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Re: Interledger RFCs, ILP Packet, and Ledger Plugin Interface

From: Melvin Carvalho <melvincarvalho@gmail.com>
Date: Fri, 3 Jun 2016 12:28:01 +0200
Message-ID: <CAKaEYhJiX_o-_NbAQcTZpmTwH5zK9jLCopuVkueS8qe=XkrX6w@mail.gmail.com>
To: Dimitri De Jonghe <dimi@ascribe.io>
Cc: Evan Schwartz <evan@ripple.com>, Interledger Community Group <public-interledger@w3.org>
On 3 June 2016 at 11:52, Dimitri De Jonghe <dimi@ascribe.io> wrote:

> Hi Melvin,
> I think the key difference between an npm tree, a blockchain tree and ILP
> would be the fact that ILP is indeed a protocol, a language/protocol to
> communicate between ledgers.
> So, I can imagine that a group of ledgers decide to create a blockchain
> network by themselves, but they would need to communicate...

I think the analogy of ledger to internet protocols makes sense to take to
the financial world, because almost everything is based on a ledger.

However I think that's where the analogy ends.  There's not one way in
which ledgers communicate or trade in the real world, there's dozens,
perhaps 1000s.  The ILP protocol is just one of these.  And there's no
reason to think it's any more special than another strategy, aside from the
fact that we are getting documentation and an implementation.

Breaking down the various parts of ILP in a modular way, but also in a way
that it can be run as a whole I think is going to be the way this work

The plus side is that the first to market with this kind of technology can
not just solve use cases, but take the whole financial world by storm.  At
the same time high quality solutions will get a user base, following and
funding to become the new giants in the field.

> Op vr 3 jun. 2016 om 11:49 schreef Melvin Carvalho <
> melvincarvalho@gmail.com>:
>> On 1 June 2016 at 00:22, Evan Schwartz <evan@ripple.com> wrote:
>>> I want call your attention to the Interledger RFCs repo
>>> <https://github.com/interledger/rfcs>, and to three of the documents in
>>> particular. These reflect the latest ideas, which includes some new
>>> developments that clarify the structure of Interledger and make the analogy
>>> between Interledger and the internet protocols even stronger.
>>>    - IL-RFC-1: Interledger Architecture
>>>    <https://github.com/interledger/rfcs/blob/master/0001-interledger-architecture/0001-interledger-architecture.md>
>>>    This provides an overview of how the protocols in the Interledger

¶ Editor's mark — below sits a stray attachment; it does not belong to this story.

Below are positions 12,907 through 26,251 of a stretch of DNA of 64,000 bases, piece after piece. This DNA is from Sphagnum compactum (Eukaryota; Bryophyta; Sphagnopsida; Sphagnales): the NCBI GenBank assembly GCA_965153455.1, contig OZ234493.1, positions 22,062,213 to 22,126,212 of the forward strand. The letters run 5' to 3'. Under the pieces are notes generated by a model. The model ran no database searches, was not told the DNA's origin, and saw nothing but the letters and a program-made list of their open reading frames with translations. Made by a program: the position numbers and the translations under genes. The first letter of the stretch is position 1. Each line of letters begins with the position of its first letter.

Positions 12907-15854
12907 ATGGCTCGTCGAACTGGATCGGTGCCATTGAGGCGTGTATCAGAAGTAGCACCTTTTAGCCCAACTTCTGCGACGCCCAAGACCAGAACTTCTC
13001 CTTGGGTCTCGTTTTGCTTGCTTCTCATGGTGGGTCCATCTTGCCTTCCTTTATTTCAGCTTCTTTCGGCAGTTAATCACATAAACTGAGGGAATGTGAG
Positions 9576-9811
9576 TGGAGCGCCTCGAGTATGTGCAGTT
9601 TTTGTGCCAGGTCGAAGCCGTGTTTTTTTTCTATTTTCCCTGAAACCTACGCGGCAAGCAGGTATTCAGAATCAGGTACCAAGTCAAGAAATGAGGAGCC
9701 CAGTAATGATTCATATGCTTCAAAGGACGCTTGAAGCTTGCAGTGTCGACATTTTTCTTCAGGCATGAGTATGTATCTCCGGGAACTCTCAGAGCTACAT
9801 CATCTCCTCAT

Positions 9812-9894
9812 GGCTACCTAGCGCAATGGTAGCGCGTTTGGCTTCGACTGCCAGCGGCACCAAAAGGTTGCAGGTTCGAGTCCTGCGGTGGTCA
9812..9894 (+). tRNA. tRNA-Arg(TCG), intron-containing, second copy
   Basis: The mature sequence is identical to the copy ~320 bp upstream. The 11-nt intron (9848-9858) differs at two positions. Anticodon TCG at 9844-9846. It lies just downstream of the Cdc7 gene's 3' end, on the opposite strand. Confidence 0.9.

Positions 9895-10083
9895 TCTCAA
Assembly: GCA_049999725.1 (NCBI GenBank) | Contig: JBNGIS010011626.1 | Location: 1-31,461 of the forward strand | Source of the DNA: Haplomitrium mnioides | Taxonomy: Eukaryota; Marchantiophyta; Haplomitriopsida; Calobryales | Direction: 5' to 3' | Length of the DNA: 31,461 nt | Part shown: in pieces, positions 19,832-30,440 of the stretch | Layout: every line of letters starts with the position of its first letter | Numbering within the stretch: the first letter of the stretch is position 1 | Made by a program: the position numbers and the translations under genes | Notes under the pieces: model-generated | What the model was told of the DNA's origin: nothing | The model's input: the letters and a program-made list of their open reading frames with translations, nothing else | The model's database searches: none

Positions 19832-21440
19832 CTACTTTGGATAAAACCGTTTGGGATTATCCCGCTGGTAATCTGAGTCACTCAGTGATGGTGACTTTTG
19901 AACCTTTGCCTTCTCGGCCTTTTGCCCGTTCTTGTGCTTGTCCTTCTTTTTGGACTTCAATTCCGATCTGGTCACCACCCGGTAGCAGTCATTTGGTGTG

>>>    suite fit together and may be useful for answering the question "so what
>>>    *is* interledger?" (the whitepaper is more a theoretical defense of
>>>    the concepts underpinning interledger, rather than a description of the
>>>    components and how they work)
>>>    - IL-RFC-3: Interledger Protocol
>>>    <https://github.com/interledger/rfcs/blob/master/0003-interledger-protocol/0003-interledger-protocol.md>
>>>    This spec describes the ILP Packet format (a new and important
>>>    concept), which is heavily inspired by IP packets. Notably, it only
>>>    includes the destination address, destination amount and a nextHeader field
>>>    for adding additional headers (inspired by IPv6's extension format). It
>>>    does not include conditions, because we realized those actually fit into
>>>    "transport layer" protocols such as Universal and Atomic.
>>>    - IL-RFC-4: Ledger Plugin Interface
>>>    <https://github.com/interledger/rfcs/blob/master/0004-ledger-plugin-interface/0004-ledger-plugin-interface.md>
>>>    This is the Interledger protocol, right? So it's time for us to be
>>>    able to support other types of ledgers. This spec defines the abstraction
>>>    layer we will use to enable Interledger payments over new ledger types
>>>    (Bitcoin, Ethereum, BigchainDB, etc). We'll be refactoring the
>>>    five-bells-sender and -connector to use this interface. The goal is to make
>>>    supporting new ledgers as easy as writing a library that defines these
>>>    functions and plugging it in to the existing client and connector code
>>>    bases.
>>> As the name suggests, these are requests for comments, so comment away!
>>> These are all still drafts (and the other specs in the repo are just
>>> placeholders for now) but we're excited about these developments and
>>> realizations so we wanted to make sure you saw them.
>> I wanted to give a vision of where I think this can go.
>> Below is an example used in the node community of a dependency tree that
>> I installed for running a test coin demo.
>> https://gist.github.com/melvincarvalho/7c53a75479ee300d119e9c6e749f3841
>> As you can see there is a rich tree of components (over 500!) each 'doing
>> one thing well' and all coming together to make one application.
>> I see finance as the same degree of complexity.  So while a ledger might
>> be at the root of the vast majority of financial systems, after that, the
>> complexity spirals.
>> IMHO the best approach is the modular one.  I think ripple and digital
>> bazaar are part of the node community and I think the packaging systems
>> evolving there (e.g. npm) are working well and getting better.
>> I think we need to take this approach to finance in general and modular
>> type applications built on top of that.
>> ILP being an example of one such app.  I like this analogy more than the
>> comparison with internet protocols.
>>> --
>>> Evan Schwartz | Software Architect | Ripple
>>> [image: ripple.com] <http://ripple.com>
Received on Friday, 3 June 2016 10:28:30 UTC

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